3 May 2018, Edition 194
Tasmanians are dusting off their puffer jackets and getting ready to sing up a storm with preparations in full swing for this year’s Festival of Voices.
11 April 2018, Edition 193
Art draws crowds at Mural Fest
All eyes were on Sheffield – in the north-west – with thousands of tourists drawn to the small town for its annual Mural Fest which kicked off on Easter Sunday. Mural Fest is a unique art competition where finalists compete in a public ‘paint-off’ creating stunning large murals around a poem. This year the theme was ‘Our Wonderful World.’ The nine finalists included artists from the United States and France as well as interstate and Tasmania. Crowds watched as they created their masterpieces over the course of a week. Mural Fest is proving so popular that similar events are now being held around the world. Meanwhile Sheffield also hosted the Taste of the North-West, which was held to coincide with Mural Fest. It was organised by local producers keen to showcase the region’s finest foods and beverages and has just celebrated its 10th birthday. The event has come a long way from its humble beginnings as an idea dreamt up by local viticulturist, Phil Dolan, of White Rock Vineyard who told The Advocate: “What you see today is a full complement of the best this region has to offer and that’s significant. Plus, nothing beats the backdrop of Mount Roland.”
11 April 2018, Edition 193
Dark Mofo is sticking its neck out again in 2018, embracing the talkfest Dark and Dangerous Thoughts that was thrown out of Sydney four years ago.
8 March 2018, Edition 192
Heyward to depart TSO
Nicholas Heyward, the long-serving Managing Director of the Tasmanian Symphony Orchestra (TSO) will step down at the end of 2018. TSO Chairman, Dr David Rich, said: "During his tenure ... Nicholas has realised a vision for the TSO which has positioned the orchestra as central to the cultural life of Tasmania. Under the direction of both Nicholas's management and the artistic leadership of Chief Conductor and Artistic Director, Marko Letonja, the TSO has been defined by a commitment to excellence reflected in the current quality of the orchestra, its very strong reputation nationally and internationally and its ability to attract the highest calibre of international soloists and visiting conductors. Nicholas has reinforced the TSO as a vital and innovative artistic institution, and one which continues to play a key role in the current buoyant cultural climate of Tasmania." Originally from Tasmania, Mr Heyward, was appointed Managing Director of the TSO in 2001, having held executive roles with key Australian artistic institutions including Victoria State Opera, Musica Viva Australia, Brisbane Biennial International Music Festival and the Adelaide Festival of the Arts. During a period in Britain he had worked in executive roles at the Royal Opera House, Covent Garden. Mr Heyward led the TSO into many important collaborations, including creative interaction with MONA and its artistic festivals. Dr Rich said the TSO Board would undertake an international process to recruit an outstanding appointee to sustain and build on Mr Heyward’s many contributions.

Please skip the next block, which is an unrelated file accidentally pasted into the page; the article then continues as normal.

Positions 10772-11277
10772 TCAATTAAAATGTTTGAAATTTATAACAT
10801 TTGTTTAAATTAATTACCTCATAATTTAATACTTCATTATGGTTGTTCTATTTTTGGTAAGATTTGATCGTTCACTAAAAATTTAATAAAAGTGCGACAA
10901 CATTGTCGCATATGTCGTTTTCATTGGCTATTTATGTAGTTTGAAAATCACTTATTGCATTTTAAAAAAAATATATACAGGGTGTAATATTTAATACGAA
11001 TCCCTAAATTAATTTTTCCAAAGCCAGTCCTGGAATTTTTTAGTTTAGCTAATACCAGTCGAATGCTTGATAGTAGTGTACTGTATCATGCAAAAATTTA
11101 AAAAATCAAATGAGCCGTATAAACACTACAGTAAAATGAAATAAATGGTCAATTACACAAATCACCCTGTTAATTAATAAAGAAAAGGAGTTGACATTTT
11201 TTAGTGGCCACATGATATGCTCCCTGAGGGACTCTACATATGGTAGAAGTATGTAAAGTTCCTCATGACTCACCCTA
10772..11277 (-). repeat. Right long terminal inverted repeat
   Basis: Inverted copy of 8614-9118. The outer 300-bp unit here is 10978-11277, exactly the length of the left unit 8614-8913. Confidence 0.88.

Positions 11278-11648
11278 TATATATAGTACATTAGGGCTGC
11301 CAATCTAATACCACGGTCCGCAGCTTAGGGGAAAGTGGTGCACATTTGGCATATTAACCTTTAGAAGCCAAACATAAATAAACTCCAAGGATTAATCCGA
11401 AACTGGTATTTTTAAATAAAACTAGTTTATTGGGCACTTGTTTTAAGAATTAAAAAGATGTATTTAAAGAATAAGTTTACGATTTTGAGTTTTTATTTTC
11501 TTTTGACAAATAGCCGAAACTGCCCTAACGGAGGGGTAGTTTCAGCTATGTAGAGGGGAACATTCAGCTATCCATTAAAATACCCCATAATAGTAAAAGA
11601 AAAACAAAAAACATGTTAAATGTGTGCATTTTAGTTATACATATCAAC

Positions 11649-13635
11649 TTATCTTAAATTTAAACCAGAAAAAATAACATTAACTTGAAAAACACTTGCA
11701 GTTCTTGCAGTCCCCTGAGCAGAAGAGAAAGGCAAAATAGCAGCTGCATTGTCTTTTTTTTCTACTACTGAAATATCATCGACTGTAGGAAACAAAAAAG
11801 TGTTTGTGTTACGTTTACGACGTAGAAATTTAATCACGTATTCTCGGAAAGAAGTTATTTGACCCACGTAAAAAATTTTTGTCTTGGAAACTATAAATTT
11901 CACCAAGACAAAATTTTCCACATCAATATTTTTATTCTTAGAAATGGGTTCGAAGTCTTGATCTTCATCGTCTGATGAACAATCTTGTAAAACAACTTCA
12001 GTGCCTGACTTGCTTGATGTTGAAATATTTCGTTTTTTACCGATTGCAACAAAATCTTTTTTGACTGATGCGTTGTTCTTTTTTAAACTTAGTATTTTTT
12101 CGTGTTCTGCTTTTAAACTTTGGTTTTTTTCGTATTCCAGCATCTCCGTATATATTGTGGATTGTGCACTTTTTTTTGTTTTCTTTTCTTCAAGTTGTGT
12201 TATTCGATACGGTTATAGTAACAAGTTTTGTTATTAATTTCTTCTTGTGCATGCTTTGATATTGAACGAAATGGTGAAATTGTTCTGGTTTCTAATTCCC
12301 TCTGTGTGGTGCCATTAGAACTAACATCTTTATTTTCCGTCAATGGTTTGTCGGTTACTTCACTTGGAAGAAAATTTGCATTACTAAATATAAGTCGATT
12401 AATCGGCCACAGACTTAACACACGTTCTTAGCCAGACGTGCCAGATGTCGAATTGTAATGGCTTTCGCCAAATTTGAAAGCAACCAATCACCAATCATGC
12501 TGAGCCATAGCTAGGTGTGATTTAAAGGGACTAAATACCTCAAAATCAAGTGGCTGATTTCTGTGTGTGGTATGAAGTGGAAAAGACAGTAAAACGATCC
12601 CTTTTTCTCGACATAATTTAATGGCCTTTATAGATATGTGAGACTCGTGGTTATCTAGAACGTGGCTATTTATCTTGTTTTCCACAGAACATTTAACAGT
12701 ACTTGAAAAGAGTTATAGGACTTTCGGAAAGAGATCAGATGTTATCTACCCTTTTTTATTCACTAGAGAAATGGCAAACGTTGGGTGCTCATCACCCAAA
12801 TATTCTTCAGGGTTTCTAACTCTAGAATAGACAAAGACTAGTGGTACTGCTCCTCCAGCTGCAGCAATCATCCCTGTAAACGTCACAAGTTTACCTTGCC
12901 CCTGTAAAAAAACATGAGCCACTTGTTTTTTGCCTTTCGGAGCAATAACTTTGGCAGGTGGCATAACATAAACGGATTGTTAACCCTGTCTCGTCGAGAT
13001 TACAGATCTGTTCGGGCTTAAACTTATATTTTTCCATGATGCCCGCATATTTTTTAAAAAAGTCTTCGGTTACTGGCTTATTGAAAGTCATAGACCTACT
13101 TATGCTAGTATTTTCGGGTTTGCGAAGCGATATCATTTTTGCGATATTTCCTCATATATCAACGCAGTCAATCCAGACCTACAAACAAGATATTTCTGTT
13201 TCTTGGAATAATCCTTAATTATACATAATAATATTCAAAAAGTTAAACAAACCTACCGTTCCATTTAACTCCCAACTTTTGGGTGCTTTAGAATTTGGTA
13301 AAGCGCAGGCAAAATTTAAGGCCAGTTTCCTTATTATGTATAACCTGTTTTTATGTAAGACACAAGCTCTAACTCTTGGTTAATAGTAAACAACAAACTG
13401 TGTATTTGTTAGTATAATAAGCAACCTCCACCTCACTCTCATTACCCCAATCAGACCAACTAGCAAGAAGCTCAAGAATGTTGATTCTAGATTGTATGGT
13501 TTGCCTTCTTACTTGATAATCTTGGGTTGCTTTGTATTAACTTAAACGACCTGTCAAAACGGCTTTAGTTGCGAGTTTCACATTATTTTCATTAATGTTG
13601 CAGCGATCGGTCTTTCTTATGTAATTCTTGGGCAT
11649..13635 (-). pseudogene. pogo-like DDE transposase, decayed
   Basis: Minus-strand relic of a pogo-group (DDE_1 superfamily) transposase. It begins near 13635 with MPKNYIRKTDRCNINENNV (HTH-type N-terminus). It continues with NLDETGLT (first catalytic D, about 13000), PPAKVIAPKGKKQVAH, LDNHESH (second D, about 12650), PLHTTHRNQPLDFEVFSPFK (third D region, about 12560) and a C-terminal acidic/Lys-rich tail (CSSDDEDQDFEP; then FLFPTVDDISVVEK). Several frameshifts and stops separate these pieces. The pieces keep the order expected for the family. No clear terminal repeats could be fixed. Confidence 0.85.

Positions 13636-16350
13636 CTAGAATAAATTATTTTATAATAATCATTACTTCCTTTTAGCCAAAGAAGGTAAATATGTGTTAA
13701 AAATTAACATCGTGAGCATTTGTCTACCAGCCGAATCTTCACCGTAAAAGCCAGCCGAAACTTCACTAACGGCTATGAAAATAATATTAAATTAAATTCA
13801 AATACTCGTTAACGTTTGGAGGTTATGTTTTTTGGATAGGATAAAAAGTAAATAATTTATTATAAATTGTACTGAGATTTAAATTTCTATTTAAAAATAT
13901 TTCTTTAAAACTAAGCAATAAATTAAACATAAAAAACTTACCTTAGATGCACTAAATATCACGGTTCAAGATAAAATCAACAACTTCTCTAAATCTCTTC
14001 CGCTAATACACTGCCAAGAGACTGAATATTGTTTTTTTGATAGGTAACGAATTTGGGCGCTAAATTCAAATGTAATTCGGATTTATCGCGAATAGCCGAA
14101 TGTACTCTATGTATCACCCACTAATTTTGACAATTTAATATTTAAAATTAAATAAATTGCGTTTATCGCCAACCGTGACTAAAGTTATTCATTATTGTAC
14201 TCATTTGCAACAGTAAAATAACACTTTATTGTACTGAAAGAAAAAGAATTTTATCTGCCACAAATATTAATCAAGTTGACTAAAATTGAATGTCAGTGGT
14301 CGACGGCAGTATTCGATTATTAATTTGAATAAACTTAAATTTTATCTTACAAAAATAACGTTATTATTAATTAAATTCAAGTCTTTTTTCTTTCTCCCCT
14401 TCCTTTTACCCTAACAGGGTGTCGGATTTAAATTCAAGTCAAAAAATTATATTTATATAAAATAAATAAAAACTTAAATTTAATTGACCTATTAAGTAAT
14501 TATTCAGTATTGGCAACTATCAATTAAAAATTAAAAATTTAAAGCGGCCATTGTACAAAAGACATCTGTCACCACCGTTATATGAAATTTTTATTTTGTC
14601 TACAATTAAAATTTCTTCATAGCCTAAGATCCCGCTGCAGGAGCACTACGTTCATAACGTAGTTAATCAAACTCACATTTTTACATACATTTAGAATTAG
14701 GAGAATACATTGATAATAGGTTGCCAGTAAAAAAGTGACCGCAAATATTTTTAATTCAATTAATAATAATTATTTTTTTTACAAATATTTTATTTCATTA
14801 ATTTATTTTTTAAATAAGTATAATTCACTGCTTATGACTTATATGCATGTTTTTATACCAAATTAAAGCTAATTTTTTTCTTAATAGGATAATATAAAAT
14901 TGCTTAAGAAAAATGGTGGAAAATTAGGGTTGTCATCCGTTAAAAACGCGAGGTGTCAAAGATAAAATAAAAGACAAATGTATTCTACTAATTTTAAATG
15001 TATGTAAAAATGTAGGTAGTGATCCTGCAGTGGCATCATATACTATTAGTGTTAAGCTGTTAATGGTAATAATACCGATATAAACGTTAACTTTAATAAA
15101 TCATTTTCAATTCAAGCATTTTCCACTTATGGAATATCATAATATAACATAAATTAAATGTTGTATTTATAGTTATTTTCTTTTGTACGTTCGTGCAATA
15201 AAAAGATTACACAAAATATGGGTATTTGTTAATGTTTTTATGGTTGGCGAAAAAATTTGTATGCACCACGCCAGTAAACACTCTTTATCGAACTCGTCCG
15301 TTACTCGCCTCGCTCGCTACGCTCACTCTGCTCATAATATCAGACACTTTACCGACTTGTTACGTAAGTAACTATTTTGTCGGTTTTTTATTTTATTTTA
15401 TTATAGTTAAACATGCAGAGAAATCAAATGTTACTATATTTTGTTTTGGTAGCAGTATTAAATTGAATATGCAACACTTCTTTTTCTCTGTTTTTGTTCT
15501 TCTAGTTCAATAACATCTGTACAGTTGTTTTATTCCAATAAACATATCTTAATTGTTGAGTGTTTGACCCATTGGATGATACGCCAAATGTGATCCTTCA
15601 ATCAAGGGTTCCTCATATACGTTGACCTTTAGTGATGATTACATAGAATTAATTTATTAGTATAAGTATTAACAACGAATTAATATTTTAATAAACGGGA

8 March 2018, Edition 192
Tasmania's annual party season witnessed some weird weather to complement its on-stage oddities.
8 February 2018, Edition 191
Walsh plays Willie Wonka
MONA owner David Walsh has delivered blocks of chocolate to the letter boxes of 1,200 of his Berridale neighbours, imitating Willy Wonka in Roald Dahl’s 1964 children's classic Charlie and the Chocolate Factory. And like the fictional oddball confectioner, Walsh had golden tickets delivered along with a small number of the sweet treats. Instead of a trip to a chocolate factory, Walsh’s golden tickets took their lucky recipients to the gala opening of MONA’s $30 million gallery extension, the Pharos Wing. Similar tickets had been selling for $500 a head. Each chocolate bar was inscribed with a thank you to local residents for their patience during construction of the new wing and “for putting up with [MONA’s] shenanigans generally.” The new exhibition space can accommodate 80 patrons at a time and will house work by some of Mr Walsh's favourite artists, James Turrell, Jean Tinguely, Randy Polumbo, Charles Ross and Richard Wilson. MONA will require all patrons entering the wing to sign a medical waiver before viewing some of the works.
8 February 2018, Edition 191
The Australian Ballet is to present evening-long tributes to renowned Tasmanian dancer and choreographer Graeme Murphy, AO, in Melbourne and Sydney in the New Year.
5 December 2017, Edition 190